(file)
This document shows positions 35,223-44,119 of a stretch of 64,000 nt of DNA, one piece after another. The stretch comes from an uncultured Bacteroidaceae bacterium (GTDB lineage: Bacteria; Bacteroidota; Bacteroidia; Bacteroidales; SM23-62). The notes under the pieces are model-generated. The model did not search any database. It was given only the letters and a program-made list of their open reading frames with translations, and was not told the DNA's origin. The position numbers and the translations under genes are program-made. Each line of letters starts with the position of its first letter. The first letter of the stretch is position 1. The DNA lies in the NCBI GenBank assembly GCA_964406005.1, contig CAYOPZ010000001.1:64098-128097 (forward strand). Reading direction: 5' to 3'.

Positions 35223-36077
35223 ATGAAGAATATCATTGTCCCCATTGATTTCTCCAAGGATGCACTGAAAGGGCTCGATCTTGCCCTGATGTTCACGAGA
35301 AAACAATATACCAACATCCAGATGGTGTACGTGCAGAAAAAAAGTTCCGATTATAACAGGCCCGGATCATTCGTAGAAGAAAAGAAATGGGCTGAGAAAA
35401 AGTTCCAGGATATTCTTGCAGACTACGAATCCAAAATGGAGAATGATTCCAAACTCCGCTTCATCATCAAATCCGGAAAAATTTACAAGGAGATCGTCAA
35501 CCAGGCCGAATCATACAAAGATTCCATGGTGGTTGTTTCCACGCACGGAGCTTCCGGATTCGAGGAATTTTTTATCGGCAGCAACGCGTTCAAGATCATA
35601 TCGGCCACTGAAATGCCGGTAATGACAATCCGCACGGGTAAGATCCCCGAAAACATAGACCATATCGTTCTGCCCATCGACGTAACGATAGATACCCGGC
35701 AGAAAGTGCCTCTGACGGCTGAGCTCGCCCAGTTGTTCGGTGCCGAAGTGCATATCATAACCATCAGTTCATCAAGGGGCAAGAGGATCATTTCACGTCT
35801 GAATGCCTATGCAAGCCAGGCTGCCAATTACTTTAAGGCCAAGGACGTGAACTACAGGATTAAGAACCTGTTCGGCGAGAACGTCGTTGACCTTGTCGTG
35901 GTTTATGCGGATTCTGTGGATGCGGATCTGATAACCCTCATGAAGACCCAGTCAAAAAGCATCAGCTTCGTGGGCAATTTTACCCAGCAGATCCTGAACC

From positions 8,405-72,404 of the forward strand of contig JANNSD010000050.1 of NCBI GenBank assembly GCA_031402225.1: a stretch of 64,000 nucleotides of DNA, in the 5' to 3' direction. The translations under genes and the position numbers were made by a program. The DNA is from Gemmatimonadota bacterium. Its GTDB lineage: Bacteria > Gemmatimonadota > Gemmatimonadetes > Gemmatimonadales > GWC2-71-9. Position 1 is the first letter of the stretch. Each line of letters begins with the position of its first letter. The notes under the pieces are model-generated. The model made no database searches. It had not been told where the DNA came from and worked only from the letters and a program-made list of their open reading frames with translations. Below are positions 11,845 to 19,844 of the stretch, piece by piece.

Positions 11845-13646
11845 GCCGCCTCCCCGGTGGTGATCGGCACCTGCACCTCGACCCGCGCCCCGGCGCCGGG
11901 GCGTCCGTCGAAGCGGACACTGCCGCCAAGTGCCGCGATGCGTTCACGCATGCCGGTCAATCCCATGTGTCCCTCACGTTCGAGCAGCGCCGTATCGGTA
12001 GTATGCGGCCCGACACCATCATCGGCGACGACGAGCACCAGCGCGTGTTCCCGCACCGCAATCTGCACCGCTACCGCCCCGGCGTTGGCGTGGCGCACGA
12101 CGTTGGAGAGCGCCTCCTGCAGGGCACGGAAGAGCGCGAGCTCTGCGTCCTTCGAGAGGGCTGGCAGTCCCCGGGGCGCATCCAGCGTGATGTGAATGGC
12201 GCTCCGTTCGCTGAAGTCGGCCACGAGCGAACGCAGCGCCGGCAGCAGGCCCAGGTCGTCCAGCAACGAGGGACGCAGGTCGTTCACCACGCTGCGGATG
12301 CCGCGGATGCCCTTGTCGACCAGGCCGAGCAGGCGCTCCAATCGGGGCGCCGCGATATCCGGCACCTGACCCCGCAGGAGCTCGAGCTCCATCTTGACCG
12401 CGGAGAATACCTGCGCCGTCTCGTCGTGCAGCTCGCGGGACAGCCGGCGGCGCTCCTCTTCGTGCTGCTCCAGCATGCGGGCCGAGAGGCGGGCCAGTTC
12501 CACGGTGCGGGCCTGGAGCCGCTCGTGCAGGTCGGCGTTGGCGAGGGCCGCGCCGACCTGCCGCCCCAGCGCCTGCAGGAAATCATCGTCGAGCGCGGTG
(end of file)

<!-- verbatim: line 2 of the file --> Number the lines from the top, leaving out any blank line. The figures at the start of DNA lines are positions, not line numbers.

Positions 35223-36077